The House Democrats’ questions focus largely on possible embedded bias in Amazon Rekognition, including how the tool’s accuracy breaks down by race, gender, ethnicity, and age. Also of particular concern is whether Amazon will build privacy protections into its facial recognition system and how it will ensure it is not abused for secret government surveillance. [….] Meanwhile, Jeff Bezos has yet to address mounting criticism of Amazon’s Rekognition technology by Amazon employees, shareholders, and civil rights groups. In November, Amazon executives defended the company’s controversial facial recognition technology at an all-hands staff meeting after employees raised civil rights concerns about the tech’s potential misuse. “It’s hard to trust that harm and abuse can be prevented if it is only post-mortem and through the Terms of Service,” an Amazon employee who requested anonymity told BuzzFeed News at the time.
I looked up the patent application and luckily, this time the patent application was still being reviewed by the patent examiner. It had not issued! The provisional was filed August 29, 2014, months after my first interview and visit back in March 2014. Two of the inventors listed were the same people who had interviewed me.This is frankly appalling behaviour from Google — total abuse of the patent system. If Joi Ito hadn’t been around to mediate this patent probably would have issued and this researcher’s life’s work stolen from her through IP dirty tricks. (Also, patents need to die)
I had thought thought all along that if we published everything openly, it wouldn’t be possible for someone else to patent stuff that’s already all over the web. But I was wrong. Despite tons of prior art out on the web, in academic research papers and even for sale that are LED stickers, the patent examiner missed it and deemed the LED sticker patent “new” and “non-obvious.” How could that happen? The sad truth is that patents are approved all that time that probably shouldn’t be. […] Can’t you invalidate the patent? Unfortunately, once a patent gets issued things get much more complicated and expensive. The cheapest option would be for us to go to the USPTO with our prior art list and invalidate the patent though a process called an inter partes review (IPR). But such a process typically costs between $300,000 and $600,000 to file due to legal fees. In fact, it’s much more than the cost of getting the patent in the first place! So for now, we’ve decided not to go down this route.The US patent system is broken. This is appalling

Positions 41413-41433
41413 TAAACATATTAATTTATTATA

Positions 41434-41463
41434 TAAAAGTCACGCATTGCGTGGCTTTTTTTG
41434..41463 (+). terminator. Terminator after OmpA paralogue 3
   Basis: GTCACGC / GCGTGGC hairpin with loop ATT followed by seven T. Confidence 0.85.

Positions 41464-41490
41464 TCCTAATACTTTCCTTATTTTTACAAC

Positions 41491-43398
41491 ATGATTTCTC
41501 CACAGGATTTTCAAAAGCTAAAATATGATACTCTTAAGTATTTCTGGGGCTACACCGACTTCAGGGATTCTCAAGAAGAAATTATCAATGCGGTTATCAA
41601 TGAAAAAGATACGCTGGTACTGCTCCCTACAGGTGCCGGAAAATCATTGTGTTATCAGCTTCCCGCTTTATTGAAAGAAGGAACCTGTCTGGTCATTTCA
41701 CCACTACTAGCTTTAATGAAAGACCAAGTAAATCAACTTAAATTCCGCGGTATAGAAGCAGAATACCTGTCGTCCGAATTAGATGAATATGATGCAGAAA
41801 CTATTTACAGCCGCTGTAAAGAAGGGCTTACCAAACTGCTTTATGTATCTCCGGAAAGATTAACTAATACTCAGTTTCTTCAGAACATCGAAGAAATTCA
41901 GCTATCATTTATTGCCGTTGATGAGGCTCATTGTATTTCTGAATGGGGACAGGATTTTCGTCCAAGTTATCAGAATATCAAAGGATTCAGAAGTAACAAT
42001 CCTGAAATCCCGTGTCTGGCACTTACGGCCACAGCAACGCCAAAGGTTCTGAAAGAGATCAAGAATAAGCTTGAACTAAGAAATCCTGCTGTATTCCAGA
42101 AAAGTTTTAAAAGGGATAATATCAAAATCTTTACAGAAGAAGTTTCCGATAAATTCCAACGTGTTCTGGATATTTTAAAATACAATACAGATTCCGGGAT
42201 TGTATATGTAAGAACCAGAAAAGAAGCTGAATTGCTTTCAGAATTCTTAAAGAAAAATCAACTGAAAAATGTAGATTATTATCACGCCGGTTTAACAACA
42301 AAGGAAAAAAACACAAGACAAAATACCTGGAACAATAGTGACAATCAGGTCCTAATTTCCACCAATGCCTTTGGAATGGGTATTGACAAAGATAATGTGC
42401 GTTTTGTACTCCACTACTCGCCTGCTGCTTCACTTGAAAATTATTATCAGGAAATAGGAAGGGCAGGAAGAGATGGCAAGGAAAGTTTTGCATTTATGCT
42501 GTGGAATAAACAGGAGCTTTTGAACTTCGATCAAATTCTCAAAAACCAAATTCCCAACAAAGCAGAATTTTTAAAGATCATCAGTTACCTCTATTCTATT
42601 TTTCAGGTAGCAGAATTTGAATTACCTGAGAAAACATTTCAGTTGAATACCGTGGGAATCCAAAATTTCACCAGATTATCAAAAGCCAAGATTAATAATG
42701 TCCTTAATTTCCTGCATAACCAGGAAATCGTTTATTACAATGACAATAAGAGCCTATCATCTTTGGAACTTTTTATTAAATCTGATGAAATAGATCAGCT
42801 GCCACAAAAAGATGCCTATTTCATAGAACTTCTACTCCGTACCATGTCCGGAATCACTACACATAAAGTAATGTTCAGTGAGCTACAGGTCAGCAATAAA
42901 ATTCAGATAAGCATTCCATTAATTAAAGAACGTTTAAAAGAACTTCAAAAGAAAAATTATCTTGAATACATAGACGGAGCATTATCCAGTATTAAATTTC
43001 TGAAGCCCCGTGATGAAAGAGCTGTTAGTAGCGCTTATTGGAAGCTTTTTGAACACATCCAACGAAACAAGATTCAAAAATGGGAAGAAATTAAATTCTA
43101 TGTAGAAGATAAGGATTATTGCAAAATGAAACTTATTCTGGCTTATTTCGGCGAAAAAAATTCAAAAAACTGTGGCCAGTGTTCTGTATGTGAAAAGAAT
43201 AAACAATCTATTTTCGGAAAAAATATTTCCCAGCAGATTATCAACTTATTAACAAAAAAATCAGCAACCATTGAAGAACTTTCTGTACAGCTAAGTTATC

‘If the way to get promoted is to launch a shiny new product, then your most senior people will be the best at finding shiny new products to launch, even if that’s not the right technical decision to make.’ (from a newsy thread about Twitter’s latest messaging system switch)